Seeing Double and Triple
When I first started taking photos, I took snapshots. I would see something interesting and take two, maybe even three photos of the subject. After I got home and downloaded the images (I don't care how big the viewfinder or display monitor is on your camera, if you are old, you just can't see the details of the photo you just shot) I would find I missed some action or part of the photo wasn't in focus. Remember how I used to cut off their feet? I learned to take a lot more photos.
Now I think I may take too many. I come home with 400 photos of the same bird, and in a lot of them, the bird hasn't moved much. You almost have to take than many with wildlife, because you never know when they will do something spectacular (like that Reddish Egret that jumped straight up) or even ruffle their feathers, and you don't want to miss the action. But, still....
So, out of say... 400 photos I might have a few fantastic OMG photos, a lot of excellent ones, and even 10 more that are very good. But I can't show you 10 photos of the same bird doing the same thing. I pick ones to tell a story about the bird, or the location or technique. I post some on Instagram, but they don't want to see 10 in a row of the same bird doing slightly different things either.
And what to do with all the rest? I keep them after culling the out of focus and hopeless. I have 2012 and 2013 backed up on one external hard drive, and 2014 has another. I need to find some Cloud storage as a second backup so if you have some good suggestions, let me hear about them.
But, I like to share my images. One thing I did with some "extra" photos involved my Mad Photoshop Skillz and plug-ins. This blog post is pure photomanipulation and some would call it more "art" than photographs. These are fun to do, I am combining the birds and the post-processing that I love to do. Not trying to fool anyone, I just like creating new images with my work. Each one tells a story.
Heh. I am showing you multiple views of the same subject in one image. It is not PhotoCubism; we will have to come up with a more apt name.
This is one pretty Roseate Spoonbill we saw at Surfside back in the Summer. He stood just off the road in a marshy area and didn't get spooked by the camera clicking. Bill was shooting out of the driver's side window, I was kneeling in the passenger seat and trying to get shots in the space between his lens and the outside mirror.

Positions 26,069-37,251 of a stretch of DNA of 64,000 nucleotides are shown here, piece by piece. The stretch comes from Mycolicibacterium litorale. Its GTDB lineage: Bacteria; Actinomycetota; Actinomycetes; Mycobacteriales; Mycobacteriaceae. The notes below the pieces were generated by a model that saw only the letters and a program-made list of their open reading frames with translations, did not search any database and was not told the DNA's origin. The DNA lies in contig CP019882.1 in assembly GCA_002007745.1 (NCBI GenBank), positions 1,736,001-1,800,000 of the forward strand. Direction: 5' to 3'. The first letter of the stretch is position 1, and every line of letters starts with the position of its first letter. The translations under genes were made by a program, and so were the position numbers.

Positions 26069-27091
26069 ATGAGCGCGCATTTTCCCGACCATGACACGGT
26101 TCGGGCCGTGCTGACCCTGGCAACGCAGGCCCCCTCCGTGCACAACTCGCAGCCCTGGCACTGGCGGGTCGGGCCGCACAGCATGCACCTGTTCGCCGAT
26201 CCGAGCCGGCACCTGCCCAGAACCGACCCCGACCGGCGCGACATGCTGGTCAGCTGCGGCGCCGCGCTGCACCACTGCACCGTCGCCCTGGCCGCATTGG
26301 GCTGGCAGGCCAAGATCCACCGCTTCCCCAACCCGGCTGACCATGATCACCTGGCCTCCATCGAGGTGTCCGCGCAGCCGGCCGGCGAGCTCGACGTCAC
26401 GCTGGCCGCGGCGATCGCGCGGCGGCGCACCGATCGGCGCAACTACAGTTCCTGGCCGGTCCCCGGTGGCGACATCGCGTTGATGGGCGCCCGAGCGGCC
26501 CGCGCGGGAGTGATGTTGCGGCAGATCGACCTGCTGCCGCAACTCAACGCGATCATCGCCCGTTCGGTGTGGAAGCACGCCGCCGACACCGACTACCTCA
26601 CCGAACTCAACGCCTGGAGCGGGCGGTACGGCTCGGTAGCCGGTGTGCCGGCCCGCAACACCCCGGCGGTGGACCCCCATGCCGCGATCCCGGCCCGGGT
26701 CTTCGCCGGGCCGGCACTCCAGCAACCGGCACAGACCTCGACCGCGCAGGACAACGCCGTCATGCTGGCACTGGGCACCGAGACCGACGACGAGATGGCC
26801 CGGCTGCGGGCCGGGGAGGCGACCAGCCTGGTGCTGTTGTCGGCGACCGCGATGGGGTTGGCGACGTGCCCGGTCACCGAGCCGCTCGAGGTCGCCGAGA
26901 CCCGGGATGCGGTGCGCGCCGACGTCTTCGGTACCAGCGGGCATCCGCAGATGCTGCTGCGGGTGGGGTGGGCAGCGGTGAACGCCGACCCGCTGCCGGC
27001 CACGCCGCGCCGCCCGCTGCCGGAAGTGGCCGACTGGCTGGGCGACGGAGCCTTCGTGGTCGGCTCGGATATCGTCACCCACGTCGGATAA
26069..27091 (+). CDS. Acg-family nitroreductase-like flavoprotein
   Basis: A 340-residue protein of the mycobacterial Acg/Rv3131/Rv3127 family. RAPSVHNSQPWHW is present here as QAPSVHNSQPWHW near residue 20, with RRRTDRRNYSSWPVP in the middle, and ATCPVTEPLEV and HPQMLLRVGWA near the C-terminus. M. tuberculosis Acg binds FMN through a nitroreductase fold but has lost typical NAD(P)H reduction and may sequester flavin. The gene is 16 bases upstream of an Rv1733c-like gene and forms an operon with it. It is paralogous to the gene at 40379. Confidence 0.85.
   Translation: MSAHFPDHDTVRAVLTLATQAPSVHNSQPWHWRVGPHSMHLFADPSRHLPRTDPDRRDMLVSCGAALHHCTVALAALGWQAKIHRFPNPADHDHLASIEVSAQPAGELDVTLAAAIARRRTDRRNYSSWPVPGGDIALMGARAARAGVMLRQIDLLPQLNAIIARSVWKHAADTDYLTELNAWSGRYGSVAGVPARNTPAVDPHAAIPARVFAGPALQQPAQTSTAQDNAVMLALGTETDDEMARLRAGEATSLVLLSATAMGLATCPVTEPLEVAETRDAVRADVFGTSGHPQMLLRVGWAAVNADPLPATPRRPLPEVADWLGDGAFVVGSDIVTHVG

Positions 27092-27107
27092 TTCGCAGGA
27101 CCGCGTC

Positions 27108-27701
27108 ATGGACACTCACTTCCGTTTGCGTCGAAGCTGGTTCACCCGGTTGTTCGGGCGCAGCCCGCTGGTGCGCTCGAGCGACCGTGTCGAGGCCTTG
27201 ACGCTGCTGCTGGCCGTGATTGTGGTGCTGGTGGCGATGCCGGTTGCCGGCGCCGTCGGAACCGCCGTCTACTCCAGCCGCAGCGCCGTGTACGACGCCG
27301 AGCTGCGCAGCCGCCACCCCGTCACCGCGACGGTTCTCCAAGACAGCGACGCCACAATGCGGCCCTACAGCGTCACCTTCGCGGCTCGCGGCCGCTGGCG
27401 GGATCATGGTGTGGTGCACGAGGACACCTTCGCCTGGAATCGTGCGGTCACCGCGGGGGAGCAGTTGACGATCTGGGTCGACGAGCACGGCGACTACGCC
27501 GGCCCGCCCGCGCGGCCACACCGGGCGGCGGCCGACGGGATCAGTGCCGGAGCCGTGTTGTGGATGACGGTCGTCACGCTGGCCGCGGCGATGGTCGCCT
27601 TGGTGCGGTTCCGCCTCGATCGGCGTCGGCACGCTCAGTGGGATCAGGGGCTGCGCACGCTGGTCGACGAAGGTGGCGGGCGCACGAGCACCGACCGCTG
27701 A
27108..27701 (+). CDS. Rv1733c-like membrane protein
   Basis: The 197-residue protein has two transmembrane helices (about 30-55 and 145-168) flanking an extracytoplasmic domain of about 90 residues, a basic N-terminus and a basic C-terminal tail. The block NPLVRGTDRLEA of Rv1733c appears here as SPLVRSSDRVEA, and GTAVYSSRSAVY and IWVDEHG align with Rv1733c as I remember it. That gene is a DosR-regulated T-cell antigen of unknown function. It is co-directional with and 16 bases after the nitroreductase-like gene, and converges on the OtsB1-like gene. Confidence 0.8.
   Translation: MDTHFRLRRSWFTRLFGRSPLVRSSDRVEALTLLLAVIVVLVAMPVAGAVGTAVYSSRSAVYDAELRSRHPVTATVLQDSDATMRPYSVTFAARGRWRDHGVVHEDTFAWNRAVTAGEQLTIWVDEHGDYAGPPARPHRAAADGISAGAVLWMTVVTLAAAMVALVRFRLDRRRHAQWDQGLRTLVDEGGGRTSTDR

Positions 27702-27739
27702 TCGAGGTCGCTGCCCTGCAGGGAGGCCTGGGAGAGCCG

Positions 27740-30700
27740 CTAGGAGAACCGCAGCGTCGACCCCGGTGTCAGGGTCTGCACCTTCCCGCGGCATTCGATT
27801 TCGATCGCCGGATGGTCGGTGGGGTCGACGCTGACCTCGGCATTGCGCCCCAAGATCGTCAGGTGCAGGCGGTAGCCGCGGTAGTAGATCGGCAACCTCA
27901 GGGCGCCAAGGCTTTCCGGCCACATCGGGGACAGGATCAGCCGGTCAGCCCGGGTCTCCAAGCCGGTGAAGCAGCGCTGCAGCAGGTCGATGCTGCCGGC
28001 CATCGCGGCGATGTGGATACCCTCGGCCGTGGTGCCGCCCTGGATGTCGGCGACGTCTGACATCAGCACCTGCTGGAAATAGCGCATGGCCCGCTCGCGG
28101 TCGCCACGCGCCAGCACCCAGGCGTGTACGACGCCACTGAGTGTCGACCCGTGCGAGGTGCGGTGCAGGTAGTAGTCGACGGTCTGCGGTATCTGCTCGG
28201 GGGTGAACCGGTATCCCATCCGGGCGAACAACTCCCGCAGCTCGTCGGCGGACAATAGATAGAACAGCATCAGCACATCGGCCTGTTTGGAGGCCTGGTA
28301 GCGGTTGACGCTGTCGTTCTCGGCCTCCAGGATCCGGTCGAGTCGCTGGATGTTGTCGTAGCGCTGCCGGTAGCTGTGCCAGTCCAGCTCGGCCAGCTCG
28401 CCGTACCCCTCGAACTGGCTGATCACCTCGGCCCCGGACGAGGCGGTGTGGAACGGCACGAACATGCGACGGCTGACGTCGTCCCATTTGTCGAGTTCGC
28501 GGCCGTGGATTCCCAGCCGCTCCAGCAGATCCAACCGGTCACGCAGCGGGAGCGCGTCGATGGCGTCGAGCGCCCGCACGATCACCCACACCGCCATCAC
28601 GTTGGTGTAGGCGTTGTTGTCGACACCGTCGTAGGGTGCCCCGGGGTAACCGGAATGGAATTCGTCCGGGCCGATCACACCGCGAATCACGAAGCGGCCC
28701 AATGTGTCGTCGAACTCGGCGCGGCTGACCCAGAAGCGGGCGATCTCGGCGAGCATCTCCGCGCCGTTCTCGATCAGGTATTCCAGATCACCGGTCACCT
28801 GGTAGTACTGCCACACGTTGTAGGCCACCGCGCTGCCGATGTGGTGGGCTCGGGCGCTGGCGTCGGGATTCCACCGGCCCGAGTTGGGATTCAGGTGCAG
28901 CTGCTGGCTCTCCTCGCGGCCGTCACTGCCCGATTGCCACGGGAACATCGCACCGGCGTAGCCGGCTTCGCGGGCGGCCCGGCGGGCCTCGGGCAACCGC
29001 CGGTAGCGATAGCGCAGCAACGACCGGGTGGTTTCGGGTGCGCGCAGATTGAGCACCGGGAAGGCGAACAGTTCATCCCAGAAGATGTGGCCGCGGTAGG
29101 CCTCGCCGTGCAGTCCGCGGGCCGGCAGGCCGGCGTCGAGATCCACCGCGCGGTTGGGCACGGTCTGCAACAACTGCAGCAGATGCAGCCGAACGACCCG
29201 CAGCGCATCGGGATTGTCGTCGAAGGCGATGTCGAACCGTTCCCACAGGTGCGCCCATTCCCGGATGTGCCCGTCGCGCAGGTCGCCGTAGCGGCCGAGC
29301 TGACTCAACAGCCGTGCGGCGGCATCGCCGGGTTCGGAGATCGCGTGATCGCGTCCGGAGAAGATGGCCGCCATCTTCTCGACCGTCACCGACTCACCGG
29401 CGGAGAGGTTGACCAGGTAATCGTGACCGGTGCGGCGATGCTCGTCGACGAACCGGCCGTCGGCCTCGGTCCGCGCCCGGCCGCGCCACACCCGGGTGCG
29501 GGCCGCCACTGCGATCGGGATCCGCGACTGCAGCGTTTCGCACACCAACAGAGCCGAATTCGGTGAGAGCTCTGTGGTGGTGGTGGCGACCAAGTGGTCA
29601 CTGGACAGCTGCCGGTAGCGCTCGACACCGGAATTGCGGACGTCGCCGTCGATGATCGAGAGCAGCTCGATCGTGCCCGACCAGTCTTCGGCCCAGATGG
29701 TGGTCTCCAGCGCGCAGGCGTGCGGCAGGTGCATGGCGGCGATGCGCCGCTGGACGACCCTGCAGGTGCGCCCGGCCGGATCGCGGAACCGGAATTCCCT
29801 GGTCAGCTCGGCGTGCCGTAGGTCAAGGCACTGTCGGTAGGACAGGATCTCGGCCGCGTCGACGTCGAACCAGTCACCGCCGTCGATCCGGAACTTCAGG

And I ended up with 60 photos, and a lot of them were quite good.
The above image is a four separate photos I put together and then did some heavy post-processing. Spoonbills do hang around in groups, and you could possibly find four this close together. But two would be facing the other way and the other would have his head in the water. One might be looking at you and it would be out of focus in the final shot.
This is from a sequence I shot of a Long-billed Curlew raising his wings. That day I took 185 shots of this cool bird. Some he is facing away or has closed eyes, but many of them are rather nice.
Photoshop layers were used to make this ... um... panorama. All of the photos were taken fairly close together and I am just showing you four at a time.
Killdeers are just the cutest birds. The trick is to get the light right so that famous red eye shines. But, in my experience, they basically stand around looking sweet or run away really fast. They are plovers, and eat tiny bugs and insects. I was thrilled to get one with his mouth open, taking a drink and finally posing nicely. So, I put all the shots together for you.
I must have thousands of photos of Snowy Egrets. This one did some egret yoga at the Texas City Dike. And I removed a bunch of Laughing Gulls and made this composite. It has also been post-processed with my usual tools.
We found a really young Reddish Egret near the Quintana Jetty. He was perched on some old piers, broken relics from Ike's destruction. He tolerated our attention for a while and then hopped over to the next piling. And then the next.
And the next.
Finally, he flew over behind some fishermen. And he stole some discarded fish heads.
And one last photo because it is Halloween. This has been post-processed with a couple of plug-ins; pretty spooky to see those eyes peering out of the darkness.
This guy was hiding in the brush, under some boulders. I almost didn't see him at all!
Do you think photos should be shown Straight Out Of the Camera (SOOC)? Or do you like the artistic license? Did you really think there were all those birds in a row? Let me know in the comments below.